Thursday, May 02, 2013

Rory Freedman's "Beg"

Caveat Lector

A little over a month ago, I received a press release about Rory Freedman's soon-to-be-published book Beg. A review copy was offered up and as much as the book's description intrigued me, I spent several days mulling over whether or not I wanted to commit myself to writing up an assessment of it. I feared that I would be doing so with a bias unrelated to the book itself. Around 7-8 years ago, its author Rory Freedman had co-authored a book called Skinny Bitch whose goal, it seemed, had been to hone in on women's body image issues and obsession with thinness to win them over to adopting a plant-based diet. I won a second-hand copy of it given away on a fellow vegan's blog and gave it a read. Twelve pages in, she was dropping expressions like "fat pig" to describe overweight women, assuring them that nobody wants to socialize with a "fat pig". As a vegan who fights against speciesism, as a woman who's spent her life dealing with the self-consciousness that comes from constantly dealing with societal expectations of what physical beauty is or isn't -- as a woman who's watched loves ones, friends and family both, struggle with eating disorders, Skinny Bitch disgusted me thoroughly. So it was while grappling with this that I allowed my curiosity to overcome me and I replied to the publisher to agree to accept a free copy to review for My Face Is on Fire.

Beg -- Animals We Call "Pets"

The book begins by identifying itself as a "love letter" to all animals and a "battle cry" for them. Freedman makes it clear from the start that her intention is to get her readers doing some serious thinking. In the same sort of snappy writing style used for Skinny Bitch (albeit minus the harsh and hostile words used therein to shame women about their bodies), Freedman grabs your attention immediately with personal anecdotes about her own experience in life as a  caregiver for felines and canines, including the experience as a self-described "foster failure" that opened her eyes to the plight of the 3-4 million cats and dogs killed in US shelters each and every year. (She uses the term "euthanized" for it, with which I take issue. Killing perfectly healthy -- but merely unwanted -- animals is not euthanasia.) But she sets down the brutal facts and identifies the unfortunate misinformation surrounding shelters, the "pet" industry, puppy farms and so on and does so incredibly effectively.

What resonated with me because of my own recent adoption experience, was when Freedman pointed out that two of the main reasons people don't adopt from shelters are based in fear. On one hand, people are afraid that they won't get the certain look and temperament that they associate with a  certain breed of dog they desire. Along those same lines, I'll throw in that people assume the same when it comes to choosing the adults cats and dogs left to languish in shelters versus the incredibly young kittens and puppies they can obtain from a breeder to "train" from scratch. (Freedman also addresses later in the book how pet shops cater to impulse buyers who melt at the site of big sad eyes and clumsy kitten or puppy hijinks. Freedman dismisses the breed-need fears by pointing out that 25% of dogs entering shelters are, in fact, purebreds. She also later brings up the multitude of health issues that arise from the years of deliberate breeding -- in-breeding, often -- for specific traits.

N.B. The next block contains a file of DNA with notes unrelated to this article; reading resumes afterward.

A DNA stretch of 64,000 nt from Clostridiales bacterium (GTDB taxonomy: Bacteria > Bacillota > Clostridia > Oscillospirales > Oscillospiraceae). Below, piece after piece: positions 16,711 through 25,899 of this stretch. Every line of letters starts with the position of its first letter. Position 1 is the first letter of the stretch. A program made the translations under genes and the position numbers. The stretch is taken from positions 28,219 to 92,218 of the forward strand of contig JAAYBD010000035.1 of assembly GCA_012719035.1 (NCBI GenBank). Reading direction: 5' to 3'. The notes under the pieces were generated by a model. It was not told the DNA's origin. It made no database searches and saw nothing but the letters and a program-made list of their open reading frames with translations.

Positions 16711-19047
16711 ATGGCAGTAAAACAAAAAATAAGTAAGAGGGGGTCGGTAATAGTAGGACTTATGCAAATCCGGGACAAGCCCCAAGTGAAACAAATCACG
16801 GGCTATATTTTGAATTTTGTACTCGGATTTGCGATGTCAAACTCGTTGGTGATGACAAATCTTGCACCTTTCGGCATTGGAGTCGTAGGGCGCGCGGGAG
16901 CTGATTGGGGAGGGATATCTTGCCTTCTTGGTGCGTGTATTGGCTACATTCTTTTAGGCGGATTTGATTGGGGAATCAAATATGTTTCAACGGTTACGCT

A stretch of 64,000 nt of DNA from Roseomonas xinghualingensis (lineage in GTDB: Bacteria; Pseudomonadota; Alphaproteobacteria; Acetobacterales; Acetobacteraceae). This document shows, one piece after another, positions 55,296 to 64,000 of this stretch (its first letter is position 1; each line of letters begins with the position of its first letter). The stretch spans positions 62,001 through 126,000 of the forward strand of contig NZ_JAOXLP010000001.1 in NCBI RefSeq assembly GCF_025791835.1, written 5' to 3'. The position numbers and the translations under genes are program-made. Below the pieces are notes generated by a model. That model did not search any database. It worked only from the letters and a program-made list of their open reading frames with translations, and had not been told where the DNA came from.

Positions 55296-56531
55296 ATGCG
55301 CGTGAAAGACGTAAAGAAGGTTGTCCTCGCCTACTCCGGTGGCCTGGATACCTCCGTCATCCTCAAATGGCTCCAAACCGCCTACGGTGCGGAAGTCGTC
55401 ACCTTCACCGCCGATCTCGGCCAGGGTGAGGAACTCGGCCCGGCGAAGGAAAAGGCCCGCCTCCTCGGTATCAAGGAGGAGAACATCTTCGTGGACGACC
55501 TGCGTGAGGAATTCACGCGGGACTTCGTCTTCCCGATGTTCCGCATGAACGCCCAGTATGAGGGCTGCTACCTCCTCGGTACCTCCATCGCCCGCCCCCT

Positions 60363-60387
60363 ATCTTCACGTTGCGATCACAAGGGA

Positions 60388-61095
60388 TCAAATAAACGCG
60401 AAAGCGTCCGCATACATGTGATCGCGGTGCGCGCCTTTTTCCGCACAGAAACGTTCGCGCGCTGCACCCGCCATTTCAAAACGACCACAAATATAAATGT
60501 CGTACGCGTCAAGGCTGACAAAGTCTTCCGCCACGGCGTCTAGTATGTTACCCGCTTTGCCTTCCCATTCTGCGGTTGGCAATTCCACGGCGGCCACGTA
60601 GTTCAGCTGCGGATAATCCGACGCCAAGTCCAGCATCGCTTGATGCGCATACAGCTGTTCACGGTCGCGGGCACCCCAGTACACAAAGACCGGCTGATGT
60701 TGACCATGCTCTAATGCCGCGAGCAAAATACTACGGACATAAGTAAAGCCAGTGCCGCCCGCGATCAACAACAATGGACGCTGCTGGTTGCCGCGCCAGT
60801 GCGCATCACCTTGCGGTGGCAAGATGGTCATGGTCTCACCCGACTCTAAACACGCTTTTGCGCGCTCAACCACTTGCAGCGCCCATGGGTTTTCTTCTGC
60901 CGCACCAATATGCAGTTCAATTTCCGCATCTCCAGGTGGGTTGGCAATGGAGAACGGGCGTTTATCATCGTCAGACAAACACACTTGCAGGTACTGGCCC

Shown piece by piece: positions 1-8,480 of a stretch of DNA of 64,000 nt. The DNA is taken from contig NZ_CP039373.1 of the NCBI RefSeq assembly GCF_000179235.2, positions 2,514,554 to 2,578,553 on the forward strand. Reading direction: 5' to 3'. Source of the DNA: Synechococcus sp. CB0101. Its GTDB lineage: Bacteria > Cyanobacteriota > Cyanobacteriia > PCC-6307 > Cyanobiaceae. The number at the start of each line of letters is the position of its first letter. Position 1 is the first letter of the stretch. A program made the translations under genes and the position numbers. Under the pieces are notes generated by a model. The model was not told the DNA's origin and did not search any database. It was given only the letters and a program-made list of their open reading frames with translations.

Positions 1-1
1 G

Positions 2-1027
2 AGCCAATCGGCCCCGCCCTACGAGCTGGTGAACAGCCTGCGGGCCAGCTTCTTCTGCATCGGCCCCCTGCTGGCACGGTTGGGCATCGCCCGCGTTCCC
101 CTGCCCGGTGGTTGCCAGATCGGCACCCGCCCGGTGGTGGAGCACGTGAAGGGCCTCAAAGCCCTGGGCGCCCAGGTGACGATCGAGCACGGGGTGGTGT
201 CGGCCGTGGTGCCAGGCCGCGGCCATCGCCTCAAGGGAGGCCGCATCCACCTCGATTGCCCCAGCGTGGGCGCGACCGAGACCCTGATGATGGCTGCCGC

What really resonated, though, was the second fear-based reason Freedman gives concerning people's aversion to visiting shelters. We don't want to see those animals languishing. We don't want to feel awful. Years ago when I worked as a tech writer, I used to organize Xmas drives for one of the local shelters, raising money through various sales and collecting donations of toys, collars, blankets and so on. I always had the hardest time talking a coworker into coming with me to drop off the stuff. I'd invariably be told that it made them "too sad" to go to the shelter without springing someone loose. Freedman points out that for those who are looking to adopt, though, it's precisely that opportunity to spring someone free from his or her cage that ends up being so joy-filled for human and animal refugees, both.

Freedman does a good job covering the issues of puppy mills and other breeders. Those places are just awful, period. Filth, sickness, in-breeding and loneliness prevail in puppy mills. As for "reputable" breeders? They treat dogs and cats -- puppies and kittens -- as commodities. They're no more than money-making things to breeders. Then there are breed specific practices -- heinous procedures banned in so many places in the world -- involving mutilation, such as tail docking, ear cropping and debarking. All of these practices go hand-in-hand with dog shows, as well. While people get swept up in their love affair with the image of a "perfect" dog or cat, millions of dogs or cats -- individuals -- are killed for the sole reason that someone stopped wanting them. Freedman point out, though, that as indignant as we may get over puppy mills, the truth is that most of the dogs and cats we bring into our homes actually come from friends, family, coworkers and others who've not spayed and neutered the animals in their own care. We wag our fingers at breeders who profit from sales, then turn around and contribute to the problem ourselves as a society.

Covering All Possible Bases

Almost a third of the book is devoted to exposing all of the issues inherent in exploiting cats and dogs in the "pet" industry and Freedman does it with the passion of someone who's lived with and loved both cats and dogs. Freedman then announces in letter format to her readers that the rest of the book will go further and expand to cover the plight of animals in the rest of the "real" world, and expand she does indeed. Freedman goes on to present facts about animal experimentation -- everything from tobacco industry testing to vivisection, spelling out how ineffective animal testing actually is and holding out for hope that recently increasing shifts towards non-animal models are boding well for those who are currently exploited in the name of science.